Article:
Scratching Out Athlete’s Foot

Submitted by SharpHealth Team on Monday 11th October 2010
In this article
  • What is athlete’s foot?
  • What causes athlete’s foot?
  • How to avoid athlete’s foot.

Ever have an itch on your foot that makes you think about shoving your leg in the freezer? Ever try it? Before you start compromising the ecosystems of major household appliances, check out the facts about athlete’s foot and other steps you can take:

What is Athlete’s Foot?

Athlete’s foot is a fungal infection that begins in your toes and works its way up to other parts of your feet, and sometimes up your legs. It is characterized by itchy, scaly, irritated skin and thick, white nails — not a great look for summer.

What Causes Athlete’s Foot?

The athlete’s foot fungus develops when feet are exposed to moisture over some period of time. The most common cause is a SharpMan’s failure to let his shoes air out between wearings.

Is Athlete’s Foot Dangerous?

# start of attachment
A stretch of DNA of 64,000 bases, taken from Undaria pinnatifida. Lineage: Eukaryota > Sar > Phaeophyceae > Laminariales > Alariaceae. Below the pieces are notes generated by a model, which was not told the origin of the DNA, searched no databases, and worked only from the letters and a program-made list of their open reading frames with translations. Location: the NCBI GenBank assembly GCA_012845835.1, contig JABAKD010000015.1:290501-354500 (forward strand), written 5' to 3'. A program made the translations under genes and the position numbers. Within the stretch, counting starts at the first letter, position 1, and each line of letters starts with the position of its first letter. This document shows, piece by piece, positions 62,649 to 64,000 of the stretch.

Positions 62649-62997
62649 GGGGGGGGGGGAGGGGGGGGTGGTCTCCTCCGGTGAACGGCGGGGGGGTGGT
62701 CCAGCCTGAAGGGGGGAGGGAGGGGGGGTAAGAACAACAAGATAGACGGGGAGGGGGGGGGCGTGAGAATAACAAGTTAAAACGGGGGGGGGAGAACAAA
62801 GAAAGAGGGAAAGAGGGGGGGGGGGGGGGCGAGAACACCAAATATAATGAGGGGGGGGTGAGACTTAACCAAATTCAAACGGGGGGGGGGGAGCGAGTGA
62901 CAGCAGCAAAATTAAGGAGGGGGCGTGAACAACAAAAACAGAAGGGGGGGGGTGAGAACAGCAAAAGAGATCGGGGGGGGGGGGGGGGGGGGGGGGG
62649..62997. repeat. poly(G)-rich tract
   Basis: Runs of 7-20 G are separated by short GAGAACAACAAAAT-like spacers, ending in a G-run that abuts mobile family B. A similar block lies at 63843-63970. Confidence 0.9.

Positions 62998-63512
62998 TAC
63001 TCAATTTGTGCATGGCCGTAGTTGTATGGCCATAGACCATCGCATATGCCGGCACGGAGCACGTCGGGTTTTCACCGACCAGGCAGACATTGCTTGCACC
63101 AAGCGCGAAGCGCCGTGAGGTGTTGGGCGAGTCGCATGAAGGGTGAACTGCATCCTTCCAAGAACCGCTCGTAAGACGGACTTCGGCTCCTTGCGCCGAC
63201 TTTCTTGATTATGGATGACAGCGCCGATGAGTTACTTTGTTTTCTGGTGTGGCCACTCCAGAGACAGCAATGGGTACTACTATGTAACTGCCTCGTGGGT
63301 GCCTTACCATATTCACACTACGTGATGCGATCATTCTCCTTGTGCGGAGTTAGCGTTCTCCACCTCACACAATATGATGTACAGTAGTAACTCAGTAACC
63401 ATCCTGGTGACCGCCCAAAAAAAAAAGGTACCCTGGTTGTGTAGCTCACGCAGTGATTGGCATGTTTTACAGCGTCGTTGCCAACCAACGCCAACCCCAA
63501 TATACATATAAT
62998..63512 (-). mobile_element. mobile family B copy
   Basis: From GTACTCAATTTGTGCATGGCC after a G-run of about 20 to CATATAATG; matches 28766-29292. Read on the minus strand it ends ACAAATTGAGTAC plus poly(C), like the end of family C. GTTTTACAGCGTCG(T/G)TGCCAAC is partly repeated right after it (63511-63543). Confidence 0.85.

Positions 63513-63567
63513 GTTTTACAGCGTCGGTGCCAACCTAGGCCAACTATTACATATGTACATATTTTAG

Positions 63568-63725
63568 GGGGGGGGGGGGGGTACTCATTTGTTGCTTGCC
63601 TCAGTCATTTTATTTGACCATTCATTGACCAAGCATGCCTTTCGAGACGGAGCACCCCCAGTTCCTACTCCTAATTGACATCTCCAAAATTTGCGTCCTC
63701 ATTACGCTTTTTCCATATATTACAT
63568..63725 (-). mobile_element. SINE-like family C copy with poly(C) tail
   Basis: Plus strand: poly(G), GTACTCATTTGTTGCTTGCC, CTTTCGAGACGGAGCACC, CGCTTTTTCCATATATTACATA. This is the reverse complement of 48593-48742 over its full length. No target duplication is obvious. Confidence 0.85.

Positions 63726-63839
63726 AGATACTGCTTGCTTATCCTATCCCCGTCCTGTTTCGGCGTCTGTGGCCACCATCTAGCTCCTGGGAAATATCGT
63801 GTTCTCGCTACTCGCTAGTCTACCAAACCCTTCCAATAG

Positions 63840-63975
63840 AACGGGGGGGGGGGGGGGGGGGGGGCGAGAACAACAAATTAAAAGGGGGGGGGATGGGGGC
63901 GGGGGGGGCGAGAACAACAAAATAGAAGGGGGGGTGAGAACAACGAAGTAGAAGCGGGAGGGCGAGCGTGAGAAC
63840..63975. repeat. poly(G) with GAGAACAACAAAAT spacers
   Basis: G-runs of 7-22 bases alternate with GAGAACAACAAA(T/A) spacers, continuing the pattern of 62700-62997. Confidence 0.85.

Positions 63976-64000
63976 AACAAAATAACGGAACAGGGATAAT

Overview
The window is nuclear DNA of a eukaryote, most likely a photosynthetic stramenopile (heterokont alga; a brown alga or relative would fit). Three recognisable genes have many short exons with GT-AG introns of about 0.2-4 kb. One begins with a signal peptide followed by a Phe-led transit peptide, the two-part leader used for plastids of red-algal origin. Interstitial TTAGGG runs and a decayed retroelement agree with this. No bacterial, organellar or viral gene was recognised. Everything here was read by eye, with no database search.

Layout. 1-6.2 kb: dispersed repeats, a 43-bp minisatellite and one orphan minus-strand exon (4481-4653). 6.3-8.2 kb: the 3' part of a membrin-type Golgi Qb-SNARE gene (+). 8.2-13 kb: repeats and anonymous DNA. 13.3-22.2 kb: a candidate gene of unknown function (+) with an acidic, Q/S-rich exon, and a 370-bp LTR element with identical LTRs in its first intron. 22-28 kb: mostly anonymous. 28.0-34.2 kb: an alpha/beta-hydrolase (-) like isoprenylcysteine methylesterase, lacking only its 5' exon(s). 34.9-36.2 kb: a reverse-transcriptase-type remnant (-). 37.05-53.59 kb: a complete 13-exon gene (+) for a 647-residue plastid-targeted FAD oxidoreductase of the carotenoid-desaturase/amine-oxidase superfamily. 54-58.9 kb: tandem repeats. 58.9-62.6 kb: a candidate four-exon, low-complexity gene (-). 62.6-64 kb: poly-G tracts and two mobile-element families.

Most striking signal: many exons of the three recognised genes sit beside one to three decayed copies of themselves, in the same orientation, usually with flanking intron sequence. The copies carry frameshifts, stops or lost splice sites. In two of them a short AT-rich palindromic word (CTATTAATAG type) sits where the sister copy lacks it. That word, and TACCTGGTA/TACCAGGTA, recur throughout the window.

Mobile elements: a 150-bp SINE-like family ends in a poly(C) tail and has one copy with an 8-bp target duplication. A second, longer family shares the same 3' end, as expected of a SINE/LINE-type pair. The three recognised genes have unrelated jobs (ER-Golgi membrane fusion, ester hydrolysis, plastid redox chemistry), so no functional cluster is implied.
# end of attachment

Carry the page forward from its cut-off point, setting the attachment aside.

Athlete’s foot is more painful and unsightly than it is dangerous. The itchiness caused by the infection forces most SharpMen to scratch until their toes bleed. The resulting open sores heal slowly and are often exacerbated by further scratching. In this way, athlete’s foot spreads from one foot to the other and to other parts of the body. If left untreated, SharpMen can expect to develop scar tissue on their feet and loose portions of or whole toenails.

How Can Athlete’s Foot be Avoided?

The best way to avoid athlete’s foot is to avoid the circumstances under which it develops. A chief cause is remnant moisture in the inner leather lining of your shoes. Make a point of changing shoes as often as practicable, giving each pair a chance to dry. When you take off your shoes, don’t stuff your socks back into them. Instead, place the shoe in a well-ventilated area. For dress shoes, purchase and use cedar shoetrees. Quality shoetrees help absorb moisture and sustain the shape of your dress shoes. For athletic shoes, loosen the shoelaces and pull the tongues out, thereby exposing the interior to light and air.

Bathing is also a good idea. When you wash your feet, make a point of cleaning between the toes with soap and water. Then thoroughly dry your feet and the spaces between your toes. If you suspect that you’ve developed athlete’s foot, see a podiatrist, who can prescribe anti-fungal medication to control the fungus and the itching. In extreme circumstance, your doctor may recommend nail surgery.

This article last updated on Monday 11th October 2010
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